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It’s Me, Jack. My United Kingdom Is Fraying

I’m one of the world’s most iconic flags. But ahead of an important Scottish vote, I may come to embody what was, not what is.

The Death of Major Peirson  by John Singleton Copley.

The Death of Major Peirson  by John Singleton Copley.

Image: Art Media/Print Collector/Getty Images

The British and I have always had a complex relationship. Over the centuries, I’ve stood for empire-building and division, flown through war and peace, represented football hooliganism and royal pageantry, and adorned iconic designs as well as millions—maybe billions—of knickknacks and souvenirs.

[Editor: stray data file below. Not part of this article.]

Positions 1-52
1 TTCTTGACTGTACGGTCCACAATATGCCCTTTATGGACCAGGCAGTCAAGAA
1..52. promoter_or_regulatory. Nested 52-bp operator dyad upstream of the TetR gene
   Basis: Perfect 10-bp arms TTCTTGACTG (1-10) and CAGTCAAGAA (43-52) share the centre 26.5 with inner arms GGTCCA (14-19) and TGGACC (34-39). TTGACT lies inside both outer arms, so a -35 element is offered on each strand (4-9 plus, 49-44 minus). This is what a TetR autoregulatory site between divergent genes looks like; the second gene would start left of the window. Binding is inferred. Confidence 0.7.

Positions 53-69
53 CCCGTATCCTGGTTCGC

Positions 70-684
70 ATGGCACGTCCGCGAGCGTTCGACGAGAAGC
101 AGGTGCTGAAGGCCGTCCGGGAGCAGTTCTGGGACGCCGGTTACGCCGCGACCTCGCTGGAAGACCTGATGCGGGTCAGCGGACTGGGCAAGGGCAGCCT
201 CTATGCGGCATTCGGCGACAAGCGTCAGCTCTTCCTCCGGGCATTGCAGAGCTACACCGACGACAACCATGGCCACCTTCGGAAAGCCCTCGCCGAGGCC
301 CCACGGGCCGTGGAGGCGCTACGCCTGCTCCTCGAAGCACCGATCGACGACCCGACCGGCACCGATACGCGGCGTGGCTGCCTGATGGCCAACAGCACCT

I was born in 1606, shortly after the merging of the crowns of England and Scotland, coming of age after the Acts of Union that formed Great Britain in 1707 and later added Ireland in 1801. By the 19th century I was everywhere our navy could sail, the potent symbol of the British Empire, combining the crosses of three patron saints: St. George of England, St. Andrew of Scotland, and St. Patrick of Ireland.